Why are ionization energies always reported with respect to the GASEOUS atom?

1 Answer
Nov 21, 2016


Because we wish to interrogate a fundamental process, and be able to compare such ionization energies.


#M(g) + Delta rarr M^+(g) + e^-#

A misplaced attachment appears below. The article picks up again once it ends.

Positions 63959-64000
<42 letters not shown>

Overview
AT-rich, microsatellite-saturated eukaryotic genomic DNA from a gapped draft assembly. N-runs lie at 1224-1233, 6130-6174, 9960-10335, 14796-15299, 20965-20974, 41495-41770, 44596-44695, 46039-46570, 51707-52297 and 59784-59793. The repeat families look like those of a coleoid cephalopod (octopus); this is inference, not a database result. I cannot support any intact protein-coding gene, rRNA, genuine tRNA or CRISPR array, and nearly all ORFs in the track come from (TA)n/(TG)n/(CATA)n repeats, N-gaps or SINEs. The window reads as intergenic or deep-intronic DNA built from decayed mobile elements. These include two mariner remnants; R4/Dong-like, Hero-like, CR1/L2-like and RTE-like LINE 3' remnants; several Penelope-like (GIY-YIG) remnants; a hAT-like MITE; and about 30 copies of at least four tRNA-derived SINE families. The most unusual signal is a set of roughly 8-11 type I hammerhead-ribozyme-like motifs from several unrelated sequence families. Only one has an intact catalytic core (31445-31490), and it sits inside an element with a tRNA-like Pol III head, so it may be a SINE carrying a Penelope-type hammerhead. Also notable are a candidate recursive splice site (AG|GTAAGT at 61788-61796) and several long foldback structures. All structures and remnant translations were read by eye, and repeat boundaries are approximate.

We wish to measure the attraction of the nuclear core to the valence electrons. If we start with a solid or a liquid, then likely we have to heat the stuff up to get it gaseous BEFORE ionization can occur. If we specify the state of the reactants (and products) then we have levelled the playing field, and we can properly compare electronic structure between atoms.